Skip to NavigationSkip to content

MSD

Ontruzant launches to become first Herceptin biosimilar available in the UK

Ontruzant, the biosimilar version of Herceptin (trastuzumab ) originally developed by Korean firm Samsung Bioepis, has launched for patients in the UK, becoming the first biologic copycat version of Roche’s blockbuster to be available in the region.

MSD, better known as Merck across the Atlantic, is handling marketing as part of a global biosimilars development and commercialisation agreement with Samsung Bioepis.

Eisai and MSD team up to combine Lenvima and Keytruda in cancer

Pharma heavyweights MSD (Merck) and Eisai have announced they are to join forces to develop and commercialise the latter’s tyrosine kinase inhibitor Lenvima (lenvatinib mesylate), both as a monotherapy and in combination with MSD’s blockbuster immunotherapy Keytruda (pembrolizumab) in the treatment of a range of cancers. Subject to sales, the alliance could be worth as much as $5.76 billion for the Japanese firm.

MSD poised to acquire viral immuno-oncology firm Viralytics for $394m

MSD, known as Merck in the US, has announced it is to buy Australian viral immuno-oncology firm Viralytics for $394 million – 160% of the company’s average stock price over the last month – provided it isn’t outbid by a competitor.

Long-running, $2.5bn lawsuit swings in Gilead’s favour

The fate of pharma company’s profits and losses largely rests on product approvals and the sales team behind them but, when a record fine is looming over a company, it can also be dependent on the court rooms.

Gilead will be breathing a sigh of relief, after a judge overturned a record $2.54 billion decision against it. The case was brought by MSD, known as Merck in North America, regarding Gilead’s blockbuster hepatitis C drugs, Sovaldi and Harvoni.

MSD had alleged that Gilead infringed its patents and had initially won the case in December of 2016.

Biogen shares hit by key Alzheimer’s drug concerns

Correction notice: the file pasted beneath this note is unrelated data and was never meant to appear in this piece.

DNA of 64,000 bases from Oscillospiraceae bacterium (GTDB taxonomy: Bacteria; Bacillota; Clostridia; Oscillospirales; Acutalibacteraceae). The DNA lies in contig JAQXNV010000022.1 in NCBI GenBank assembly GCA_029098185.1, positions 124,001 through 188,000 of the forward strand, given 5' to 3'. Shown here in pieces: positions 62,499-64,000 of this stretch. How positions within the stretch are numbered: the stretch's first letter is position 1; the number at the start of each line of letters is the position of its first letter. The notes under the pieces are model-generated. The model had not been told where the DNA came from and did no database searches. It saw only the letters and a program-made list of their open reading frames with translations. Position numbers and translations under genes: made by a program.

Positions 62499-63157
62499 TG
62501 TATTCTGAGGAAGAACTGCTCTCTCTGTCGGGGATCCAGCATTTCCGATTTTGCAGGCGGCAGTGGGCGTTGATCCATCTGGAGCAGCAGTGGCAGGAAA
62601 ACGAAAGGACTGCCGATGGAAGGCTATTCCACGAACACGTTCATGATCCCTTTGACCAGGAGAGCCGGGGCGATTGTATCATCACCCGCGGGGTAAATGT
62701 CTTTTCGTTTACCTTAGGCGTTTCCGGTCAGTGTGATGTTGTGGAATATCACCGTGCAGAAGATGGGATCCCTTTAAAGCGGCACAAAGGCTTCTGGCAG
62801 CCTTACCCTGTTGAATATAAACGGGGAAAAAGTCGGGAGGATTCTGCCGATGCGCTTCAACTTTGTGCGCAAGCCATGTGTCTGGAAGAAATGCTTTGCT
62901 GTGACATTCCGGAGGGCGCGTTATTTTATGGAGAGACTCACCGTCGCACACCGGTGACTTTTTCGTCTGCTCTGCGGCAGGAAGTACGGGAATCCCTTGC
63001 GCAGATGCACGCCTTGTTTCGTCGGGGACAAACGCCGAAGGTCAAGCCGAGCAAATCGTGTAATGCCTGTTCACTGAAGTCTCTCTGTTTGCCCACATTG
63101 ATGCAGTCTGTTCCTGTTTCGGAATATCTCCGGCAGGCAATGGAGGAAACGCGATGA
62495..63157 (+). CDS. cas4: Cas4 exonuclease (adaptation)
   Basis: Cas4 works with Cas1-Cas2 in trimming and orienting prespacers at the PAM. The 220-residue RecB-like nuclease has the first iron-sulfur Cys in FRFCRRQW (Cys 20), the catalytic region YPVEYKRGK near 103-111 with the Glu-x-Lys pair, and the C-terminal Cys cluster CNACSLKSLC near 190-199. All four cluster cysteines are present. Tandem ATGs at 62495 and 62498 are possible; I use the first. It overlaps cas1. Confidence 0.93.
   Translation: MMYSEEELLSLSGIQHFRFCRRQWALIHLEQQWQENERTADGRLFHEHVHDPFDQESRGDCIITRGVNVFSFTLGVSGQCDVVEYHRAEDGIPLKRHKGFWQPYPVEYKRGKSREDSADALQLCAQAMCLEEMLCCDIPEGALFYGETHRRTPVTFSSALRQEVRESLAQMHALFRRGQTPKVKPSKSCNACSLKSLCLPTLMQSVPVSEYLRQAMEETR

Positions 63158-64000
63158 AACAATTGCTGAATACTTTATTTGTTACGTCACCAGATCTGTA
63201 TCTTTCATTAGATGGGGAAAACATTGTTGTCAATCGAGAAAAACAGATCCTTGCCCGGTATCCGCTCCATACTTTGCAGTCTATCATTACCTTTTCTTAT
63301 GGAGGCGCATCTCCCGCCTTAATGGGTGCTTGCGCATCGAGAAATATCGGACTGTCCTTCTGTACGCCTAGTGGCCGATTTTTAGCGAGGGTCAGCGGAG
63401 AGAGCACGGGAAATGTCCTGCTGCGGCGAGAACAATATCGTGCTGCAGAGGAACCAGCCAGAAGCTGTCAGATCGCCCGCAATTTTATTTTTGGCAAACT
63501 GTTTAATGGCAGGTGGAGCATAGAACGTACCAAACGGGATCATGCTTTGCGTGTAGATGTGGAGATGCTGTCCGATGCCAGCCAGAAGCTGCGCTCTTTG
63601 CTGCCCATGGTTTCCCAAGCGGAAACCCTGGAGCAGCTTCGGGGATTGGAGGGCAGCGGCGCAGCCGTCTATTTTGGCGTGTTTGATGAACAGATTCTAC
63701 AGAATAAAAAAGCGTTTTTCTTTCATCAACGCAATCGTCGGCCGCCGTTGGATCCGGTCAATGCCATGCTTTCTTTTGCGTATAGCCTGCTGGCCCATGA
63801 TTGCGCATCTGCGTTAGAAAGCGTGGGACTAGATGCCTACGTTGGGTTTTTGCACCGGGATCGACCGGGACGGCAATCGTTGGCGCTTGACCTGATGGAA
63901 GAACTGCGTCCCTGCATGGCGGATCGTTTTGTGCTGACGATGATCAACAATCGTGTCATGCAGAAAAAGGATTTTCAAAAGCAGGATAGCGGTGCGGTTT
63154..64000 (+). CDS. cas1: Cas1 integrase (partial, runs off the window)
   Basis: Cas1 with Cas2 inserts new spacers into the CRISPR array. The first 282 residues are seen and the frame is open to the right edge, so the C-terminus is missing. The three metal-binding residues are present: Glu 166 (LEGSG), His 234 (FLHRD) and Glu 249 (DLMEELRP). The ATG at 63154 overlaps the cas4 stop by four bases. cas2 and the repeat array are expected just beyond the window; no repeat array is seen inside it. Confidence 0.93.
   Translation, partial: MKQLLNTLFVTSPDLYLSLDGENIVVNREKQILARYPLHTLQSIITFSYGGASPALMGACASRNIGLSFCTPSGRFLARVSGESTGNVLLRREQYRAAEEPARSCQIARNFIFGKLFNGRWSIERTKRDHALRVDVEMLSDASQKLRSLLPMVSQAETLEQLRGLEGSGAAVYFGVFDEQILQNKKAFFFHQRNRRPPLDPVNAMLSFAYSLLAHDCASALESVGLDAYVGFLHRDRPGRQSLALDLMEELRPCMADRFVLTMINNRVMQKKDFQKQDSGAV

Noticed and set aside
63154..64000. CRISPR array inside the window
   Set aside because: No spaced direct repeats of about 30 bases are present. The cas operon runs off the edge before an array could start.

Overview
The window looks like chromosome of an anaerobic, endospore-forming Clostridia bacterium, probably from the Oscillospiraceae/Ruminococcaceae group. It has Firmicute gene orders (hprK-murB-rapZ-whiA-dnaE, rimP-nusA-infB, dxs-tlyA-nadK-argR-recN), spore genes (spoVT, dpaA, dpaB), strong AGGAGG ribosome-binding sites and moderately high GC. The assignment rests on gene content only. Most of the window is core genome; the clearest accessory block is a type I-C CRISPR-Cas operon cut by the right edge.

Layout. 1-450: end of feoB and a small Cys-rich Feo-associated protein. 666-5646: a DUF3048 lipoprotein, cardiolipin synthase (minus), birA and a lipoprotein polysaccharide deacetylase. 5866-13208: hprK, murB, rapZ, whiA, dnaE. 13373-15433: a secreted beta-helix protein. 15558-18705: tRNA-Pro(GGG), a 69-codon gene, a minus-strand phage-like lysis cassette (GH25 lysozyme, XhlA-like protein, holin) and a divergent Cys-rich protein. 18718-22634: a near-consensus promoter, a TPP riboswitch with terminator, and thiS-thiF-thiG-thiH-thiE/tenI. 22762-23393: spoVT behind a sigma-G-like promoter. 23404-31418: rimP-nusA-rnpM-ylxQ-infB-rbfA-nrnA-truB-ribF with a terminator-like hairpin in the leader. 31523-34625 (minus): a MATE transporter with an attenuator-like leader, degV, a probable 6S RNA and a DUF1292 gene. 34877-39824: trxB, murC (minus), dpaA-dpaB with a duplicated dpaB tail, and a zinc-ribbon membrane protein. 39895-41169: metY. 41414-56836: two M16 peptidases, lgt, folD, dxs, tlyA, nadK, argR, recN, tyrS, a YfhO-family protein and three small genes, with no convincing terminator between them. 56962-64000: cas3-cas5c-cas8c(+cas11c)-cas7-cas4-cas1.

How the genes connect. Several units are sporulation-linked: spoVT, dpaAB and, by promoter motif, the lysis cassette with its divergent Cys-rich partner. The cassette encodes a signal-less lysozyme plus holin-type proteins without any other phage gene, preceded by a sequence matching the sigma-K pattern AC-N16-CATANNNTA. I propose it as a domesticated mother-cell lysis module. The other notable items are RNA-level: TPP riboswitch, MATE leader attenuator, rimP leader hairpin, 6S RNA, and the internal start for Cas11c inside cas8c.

Biogen made investors very nervous after it announced that it was choosing to add an additional 510 patients to its key trial into its Alzheimer’s medicine.

The decision to flood more patients into the trial was made after it apparently saw “increased variability” on the data from those receiving aducanumab.

It’s a bad time for potential treatments into Alzheimer’s, with a raft of companies recently throwing in the towel on key drugs since the start of the year and Pfizer surprising the entire industry by dumping its neuroscience division.

New biotech facility to bring 350 jobs to Dublin

Image Credit: Hans-Peter Bock hpbock@avaapgh.de

MSD has announced plans to invest in a new biotechnology facility in Dublin which it claims will create 350 jobs in the Irish capital.

The plant will be built on property the company already owns – the site of its former facility in Swords, which was closed down in June last year, taking with it 570 jobs since 2013.

MSD shuts down Phase 3 trial in prodromal Alzheimer's

Another blow has been dealt to the field of Alzheimer’s research as MSD announces yet another trial failure of a drug to treat the disease. The firm halted development of the drug Verubecestat after it could not present enough potential efficacy in prodromal forms of the condition to warrant further study.

The decision was made following a recommendation from the external Data Monitoring Committee, which advised that a positive benefit/risk was unlikely to be achieved by continuing the trial.

EMA committee recommends seven therapies from Roche, GSK, MSD and more

The European Medicines Agency’s Committee for Medicinal Products for Human Use (CHMP) has voiced its recommendation of a raft of products in a number of therapeutic areas, including candidates from GlaxoSmithKline, Roche and MSD.

MSD’s interim Keytruda combo data spooks Roche and BMS

When PD-1/L1 treatments first came on the market, there was a race to snaffle as many indications as possible for the therapies. Since then, the market has moved on again and the new competition is to see which company can get a combination therapy onto the market first.

AstraZeneca, notoriously, tried and fail – failing to boost progression-free survival (PFS) in first line non-small cell lung cancer, with its shares tanking by 16% of the news.

AZ and MSD's Lynparza becomes first PARP inhibitor approved in US for metastatic breast cancer

The FDA has announced that it has awarded marketing authorisation in the US to Lynparza (olaparib), a poly ADP-ribose polymerase (PARP) inhibitor developed by AstraZeneca and MSD as part of a partnership agreed in July 2017.

The therapy is approved for the treatment of deleterious or suspected deleterious germline BRCA-mutated (gBRCAm), human epidermal growth factor receptor 2 (HER2)-negative metastatic breast cancer in adult patients who have been previously treated with chemotherapy in the neoadjuvant, adjuvant or metastatic setting.

Mission Statement
Pharmafile.com is a leading portal for the pharmaceutical industry, providing industry professionals with pharma news, pharma events, pharma service company listings and pharma jobs,
Site content is produced by our editorial team exclusively for Pharmafile.com and our industry newspaper Pharmafocus. Service company profiles and listings are taken from our pharmaceutical industry directory, Pharmafile, and presented in a unique Find and Compare format to ensure the most relevant matches